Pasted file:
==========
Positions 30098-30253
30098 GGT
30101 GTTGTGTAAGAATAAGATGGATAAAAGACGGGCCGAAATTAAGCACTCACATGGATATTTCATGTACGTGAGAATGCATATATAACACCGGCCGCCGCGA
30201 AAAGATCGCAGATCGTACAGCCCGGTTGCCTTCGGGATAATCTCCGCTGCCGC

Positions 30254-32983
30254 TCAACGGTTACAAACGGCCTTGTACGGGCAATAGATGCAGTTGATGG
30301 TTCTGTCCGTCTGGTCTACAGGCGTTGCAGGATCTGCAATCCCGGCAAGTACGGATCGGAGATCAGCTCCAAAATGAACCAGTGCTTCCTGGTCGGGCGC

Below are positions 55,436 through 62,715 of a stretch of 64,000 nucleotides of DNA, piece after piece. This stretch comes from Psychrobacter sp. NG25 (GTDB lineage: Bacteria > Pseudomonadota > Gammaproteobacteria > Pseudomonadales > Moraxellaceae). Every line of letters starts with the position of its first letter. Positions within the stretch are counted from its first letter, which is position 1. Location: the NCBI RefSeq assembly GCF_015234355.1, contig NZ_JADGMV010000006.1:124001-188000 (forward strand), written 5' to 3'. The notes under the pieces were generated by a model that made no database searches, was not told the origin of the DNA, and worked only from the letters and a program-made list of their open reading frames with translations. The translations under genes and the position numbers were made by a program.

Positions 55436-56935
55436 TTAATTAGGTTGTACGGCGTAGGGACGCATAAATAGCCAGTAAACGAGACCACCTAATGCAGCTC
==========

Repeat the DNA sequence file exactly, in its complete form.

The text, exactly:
Positions 30098-30253
30098 GGT
30101 GTTGTGTAAGAATAAGATGGATAAAAGACGGGCCGAAATTAAGCACTCACATGGATATTTCATGTACGTGAGAATGCATATATAACACCGGCCGCCGCGA
30201 AAAGATCGCAGATCGTACAGCCCGGTTGCCTTCGGGATAATCTCCGCTGCCGC

Positions 30254-32983
30254 TCAACGGTTACAAACGGCCTTGTACGGGCAATAGATGCAGTTGATGG
30301 TTCTGTCCGTCTGGTCTACAGGCGTTGCAGGATCTGCAATCCCGGCAAGTACGGATCGGAGATCAGCTCCAAAATGAACCAGTGCTTCCTGGTCGGGCGC

Below are positions 55,436 through 62,715 of a stretch of 64,000 nucleotides of DNA, piece after piece. This stretch comes from Psychrobacter sp. NG25 (GTDB lineage: Bacteria > Pseudomonadota > Gammaproteobacteria > Pseudomonadales > Moraxellaceae). Every line of letters starts with the position of its first letter. Positions within the stretch are counted from its first letter, which is position 1. Location: the NCBI RefSeq assembly GCF_015234355.1, contig NZ_JADGMV010000006.1:124001-188000 (forward strand), written 5' to 3'. The notes under the pieces were generated by a model that made no database searches, was not told the origin of the DNA, and worked only from the letters and a program-made list of their open reading frames with translations. The translations under genes and the position numbers were made by a program.

Positions 55436-56935
55436 TTAATTAGGTTGTACGGCGTAGGGACGCATAAATAGCCAGTAAACGAGACCACCTAATGCAGCTC